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Introducing Trinidad

Put the tourists of Trinidad in a room and you’ll have an awkward party: on one side will be wallflower bird-watchers tangled in camera and binocular straps; and on the other – the side with the bar – you’ll have the party-hound Carnival fans turning up the music and trying on their spangly costumes.

But here’s the secret: there’s much more to Trinidad than is seen through binoculars or beer goggles. Of course, the swamps and forests are a bird-watcher’s dream, and Port of Spain’s Carnival will blow your mind. Yet Trinidad is also replete with verdant hiking and cycling trails, spectacular waterfalls and deserted bays. The rural, untouristed northeast coast harbors rugged beaches of shocking beauty, while the southwest showcases the island’s Indian culture, with fragrant curry wafting through the air and flamboyant temples popping up out of nowhere.

With the booming oil and gas industry as its real bread and butter, Trinidad tends to treat tourists in a blasé manner. And to some visitors that’s a boon. Genuine adventure awaits you here if you choose to accept.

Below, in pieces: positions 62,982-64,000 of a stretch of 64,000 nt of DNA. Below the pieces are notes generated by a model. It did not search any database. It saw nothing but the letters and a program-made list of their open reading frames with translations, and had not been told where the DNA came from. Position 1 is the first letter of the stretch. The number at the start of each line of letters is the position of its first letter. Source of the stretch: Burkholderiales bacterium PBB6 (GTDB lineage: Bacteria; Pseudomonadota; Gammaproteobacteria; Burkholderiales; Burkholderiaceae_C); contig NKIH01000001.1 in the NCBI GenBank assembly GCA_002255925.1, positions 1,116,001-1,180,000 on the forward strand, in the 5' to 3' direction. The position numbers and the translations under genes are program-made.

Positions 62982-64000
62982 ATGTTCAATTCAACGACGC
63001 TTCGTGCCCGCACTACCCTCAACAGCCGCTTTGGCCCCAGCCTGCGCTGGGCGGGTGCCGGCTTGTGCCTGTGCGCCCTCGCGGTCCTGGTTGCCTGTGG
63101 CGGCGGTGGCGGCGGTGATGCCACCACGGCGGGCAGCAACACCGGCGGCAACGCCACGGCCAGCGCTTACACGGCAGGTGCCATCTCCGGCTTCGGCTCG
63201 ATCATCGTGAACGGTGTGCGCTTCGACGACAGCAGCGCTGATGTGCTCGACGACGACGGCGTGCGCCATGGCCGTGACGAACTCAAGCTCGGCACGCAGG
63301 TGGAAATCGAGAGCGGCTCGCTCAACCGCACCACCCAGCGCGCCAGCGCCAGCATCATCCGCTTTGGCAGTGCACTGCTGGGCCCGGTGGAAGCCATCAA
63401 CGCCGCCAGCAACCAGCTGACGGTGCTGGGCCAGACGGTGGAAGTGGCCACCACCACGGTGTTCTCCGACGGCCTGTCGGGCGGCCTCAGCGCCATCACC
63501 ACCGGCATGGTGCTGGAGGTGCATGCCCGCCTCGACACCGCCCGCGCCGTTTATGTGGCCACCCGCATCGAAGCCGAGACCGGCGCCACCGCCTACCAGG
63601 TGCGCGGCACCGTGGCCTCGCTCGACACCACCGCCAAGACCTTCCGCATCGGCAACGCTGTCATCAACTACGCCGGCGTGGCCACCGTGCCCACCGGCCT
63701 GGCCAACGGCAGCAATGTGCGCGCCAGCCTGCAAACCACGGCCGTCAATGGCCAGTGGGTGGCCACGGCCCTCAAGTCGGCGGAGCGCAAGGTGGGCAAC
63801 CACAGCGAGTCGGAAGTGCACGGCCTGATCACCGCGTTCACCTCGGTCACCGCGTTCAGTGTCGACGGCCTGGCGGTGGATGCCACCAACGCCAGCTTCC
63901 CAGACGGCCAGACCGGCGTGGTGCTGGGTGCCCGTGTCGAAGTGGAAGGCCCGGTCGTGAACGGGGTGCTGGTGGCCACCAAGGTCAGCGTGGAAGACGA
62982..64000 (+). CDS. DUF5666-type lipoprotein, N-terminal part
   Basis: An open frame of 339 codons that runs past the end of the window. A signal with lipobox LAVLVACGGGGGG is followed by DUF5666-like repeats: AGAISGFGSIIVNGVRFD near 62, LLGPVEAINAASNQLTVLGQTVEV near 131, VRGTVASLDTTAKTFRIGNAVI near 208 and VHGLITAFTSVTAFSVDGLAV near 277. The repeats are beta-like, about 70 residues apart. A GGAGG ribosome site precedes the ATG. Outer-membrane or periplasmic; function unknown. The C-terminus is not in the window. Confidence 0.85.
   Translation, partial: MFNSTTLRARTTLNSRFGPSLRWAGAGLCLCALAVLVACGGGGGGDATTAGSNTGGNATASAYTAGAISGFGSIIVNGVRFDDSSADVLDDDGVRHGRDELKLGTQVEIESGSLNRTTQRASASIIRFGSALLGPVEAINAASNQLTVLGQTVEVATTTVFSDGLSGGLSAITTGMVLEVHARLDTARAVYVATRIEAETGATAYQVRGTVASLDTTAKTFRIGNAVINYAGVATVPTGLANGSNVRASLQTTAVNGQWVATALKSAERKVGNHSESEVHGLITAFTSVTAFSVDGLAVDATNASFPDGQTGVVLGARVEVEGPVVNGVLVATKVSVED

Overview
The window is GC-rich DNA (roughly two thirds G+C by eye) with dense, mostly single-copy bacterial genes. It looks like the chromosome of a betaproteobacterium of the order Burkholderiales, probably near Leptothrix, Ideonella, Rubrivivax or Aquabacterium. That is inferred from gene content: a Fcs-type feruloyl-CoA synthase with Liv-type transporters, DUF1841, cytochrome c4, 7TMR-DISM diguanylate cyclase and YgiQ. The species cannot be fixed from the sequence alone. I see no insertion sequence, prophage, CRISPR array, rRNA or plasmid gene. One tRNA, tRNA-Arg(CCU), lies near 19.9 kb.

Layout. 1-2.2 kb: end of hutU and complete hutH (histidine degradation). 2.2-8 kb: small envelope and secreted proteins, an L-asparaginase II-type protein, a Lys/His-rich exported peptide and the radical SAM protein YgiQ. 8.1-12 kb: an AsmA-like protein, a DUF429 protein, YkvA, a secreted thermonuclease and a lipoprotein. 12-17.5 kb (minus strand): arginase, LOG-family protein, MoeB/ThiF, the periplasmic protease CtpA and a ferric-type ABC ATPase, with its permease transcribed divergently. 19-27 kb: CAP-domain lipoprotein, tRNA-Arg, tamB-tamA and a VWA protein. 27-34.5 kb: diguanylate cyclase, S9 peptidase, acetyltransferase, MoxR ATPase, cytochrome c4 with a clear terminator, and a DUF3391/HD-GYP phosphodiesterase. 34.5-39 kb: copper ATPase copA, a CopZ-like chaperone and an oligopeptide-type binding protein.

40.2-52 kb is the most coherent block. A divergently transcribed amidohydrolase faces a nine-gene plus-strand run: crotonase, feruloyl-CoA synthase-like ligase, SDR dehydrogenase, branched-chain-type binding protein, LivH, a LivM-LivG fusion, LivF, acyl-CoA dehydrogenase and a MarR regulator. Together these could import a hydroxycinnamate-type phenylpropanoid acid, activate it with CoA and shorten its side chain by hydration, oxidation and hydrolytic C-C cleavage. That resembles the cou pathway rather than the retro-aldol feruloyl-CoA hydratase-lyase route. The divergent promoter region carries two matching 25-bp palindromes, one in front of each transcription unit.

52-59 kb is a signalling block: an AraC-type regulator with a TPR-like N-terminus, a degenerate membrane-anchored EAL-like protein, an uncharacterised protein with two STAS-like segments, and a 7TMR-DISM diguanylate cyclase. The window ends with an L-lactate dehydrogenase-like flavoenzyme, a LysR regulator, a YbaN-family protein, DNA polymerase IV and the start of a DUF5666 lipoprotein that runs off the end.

Shaped like a molar tooth sitting on its side, Trinidad is surrounded by four bodies of water – the Caribbean (north), the Atlantic Ocean (east), the Gulf of Paria (west) and the Columbus Channel (south) – making each coast a little different. The bustling capital of Port of Spain sits along a wide bay on the Gulf, and most of the country’s better-known attractions are within an hour’s drive. In fact, you could drive from one side of the country to the other in around three hours, maybe less if you’re a pro at bumpy, winding roads.